American Apparel Tuesday announced veteran fashion executive Paula Schneider as the company's new CEO and said controversial founder Dov Charney would no longer be employed by the company following an investigation of his conduct.
The California-based company's board suspended Charney on allegations of misconduct on June 18 and launched an investigation into alleged infringement of company policies. While he was suspended, he still served as a consultant and remained active the company. However, the investigation by the company and FTI Consulting concluded that Charney should not be reinstated as CEO or an officer or employee of the Company. His consulting relationship with the company has also been terminated.
According to reports, the company tried to retain Charney on board as a consultant for his marketing expertise, but the deal fell through within the last two weeks.
American Apparel Inc was founded by Charney in 1998. The company manufactures apparels and sells them in 245 of its own retail stores in over 20 countries and has nearly 10,000 employees. However, the company has struggled in recent years, reporting a loss of $106.3 million in 2013. The firm became quite famous for its risque advertising featuring young women and Charney’s inappropriate sexual conduct with female employees ultimately sparked a showdown with board members.
Since Charney's ouster, American Apparel has worked under two interim CEOs. Currently Scott Brubaker is the CEO, who will remain in that role till the end of this year. Schneider's appointment would take effect Jan. 5, 2015. She has previously served as a senior executive at retail and clothing companies including Warnaco, Gores Group, BCBG Max Azria and Laundry by Shelli Segal, the company announced.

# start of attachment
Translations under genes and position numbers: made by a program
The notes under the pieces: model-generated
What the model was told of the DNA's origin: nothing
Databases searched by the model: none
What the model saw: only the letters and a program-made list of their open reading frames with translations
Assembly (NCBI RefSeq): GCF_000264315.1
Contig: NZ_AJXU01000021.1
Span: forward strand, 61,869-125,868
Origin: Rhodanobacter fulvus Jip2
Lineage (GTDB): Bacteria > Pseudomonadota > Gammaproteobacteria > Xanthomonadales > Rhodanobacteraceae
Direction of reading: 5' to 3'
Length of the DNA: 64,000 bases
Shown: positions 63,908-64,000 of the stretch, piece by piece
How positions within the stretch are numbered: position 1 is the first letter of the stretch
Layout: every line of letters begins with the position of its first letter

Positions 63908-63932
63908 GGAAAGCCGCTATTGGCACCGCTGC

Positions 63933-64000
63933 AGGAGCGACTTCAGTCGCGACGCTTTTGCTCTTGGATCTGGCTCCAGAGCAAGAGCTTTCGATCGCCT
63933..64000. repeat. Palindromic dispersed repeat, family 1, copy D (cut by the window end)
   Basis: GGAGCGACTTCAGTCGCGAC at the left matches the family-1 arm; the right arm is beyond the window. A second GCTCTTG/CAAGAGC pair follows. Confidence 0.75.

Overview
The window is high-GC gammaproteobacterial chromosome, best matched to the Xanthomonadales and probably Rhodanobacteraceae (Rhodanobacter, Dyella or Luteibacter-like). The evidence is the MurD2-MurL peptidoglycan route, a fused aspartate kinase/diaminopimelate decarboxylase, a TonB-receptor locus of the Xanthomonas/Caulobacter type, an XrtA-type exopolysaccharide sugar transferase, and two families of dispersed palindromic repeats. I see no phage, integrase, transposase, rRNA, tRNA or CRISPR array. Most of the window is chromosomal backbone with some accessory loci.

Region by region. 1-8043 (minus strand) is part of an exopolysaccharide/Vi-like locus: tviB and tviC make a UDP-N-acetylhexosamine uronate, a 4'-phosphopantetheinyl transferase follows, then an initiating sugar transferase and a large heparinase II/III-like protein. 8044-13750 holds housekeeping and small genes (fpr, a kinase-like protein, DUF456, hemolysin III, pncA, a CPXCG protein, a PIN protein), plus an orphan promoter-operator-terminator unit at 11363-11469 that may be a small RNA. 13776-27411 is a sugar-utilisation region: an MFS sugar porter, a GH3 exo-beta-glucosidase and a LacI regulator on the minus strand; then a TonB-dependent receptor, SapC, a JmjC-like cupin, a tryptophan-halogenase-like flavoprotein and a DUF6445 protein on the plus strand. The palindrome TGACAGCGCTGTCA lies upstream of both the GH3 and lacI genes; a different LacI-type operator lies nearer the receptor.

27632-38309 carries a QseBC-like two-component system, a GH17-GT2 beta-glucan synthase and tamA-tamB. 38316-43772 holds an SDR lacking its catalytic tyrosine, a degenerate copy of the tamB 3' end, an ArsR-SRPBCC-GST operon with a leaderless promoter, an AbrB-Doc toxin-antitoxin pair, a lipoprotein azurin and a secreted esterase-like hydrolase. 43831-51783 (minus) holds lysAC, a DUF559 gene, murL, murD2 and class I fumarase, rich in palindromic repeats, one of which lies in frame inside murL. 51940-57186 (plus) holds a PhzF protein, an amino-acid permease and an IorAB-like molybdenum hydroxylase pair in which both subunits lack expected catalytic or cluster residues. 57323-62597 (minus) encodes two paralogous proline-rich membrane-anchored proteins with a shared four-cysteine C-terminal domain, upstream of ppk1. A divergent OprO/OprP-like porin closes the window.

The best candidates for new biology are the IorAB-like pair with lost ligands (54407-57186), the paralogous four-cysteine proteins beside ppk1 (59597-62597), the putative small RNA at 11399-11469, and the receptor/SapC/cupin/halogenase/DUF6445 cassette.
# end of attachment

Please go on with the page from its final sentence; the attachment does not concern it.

"We're pleased that what we set out to do last spring — namely, to ensure that American Apparel had the right leadership — has been accomplished," said Allan Mayer, the company board's co-chairman. "We are confident that Paula Schneider has the skills and background to lead the company to long-term success."
In a formal statement, Charney said he was "proud of what I created at American Apparel" and "confident that, as its largest shareholder, I will have a strong relationship with the company in the years ahead." "Naturally, I am disappointed with the circumstances and my over 25 years of deep passion and commitment for American Apparel will always be the core DNA of the company," he added.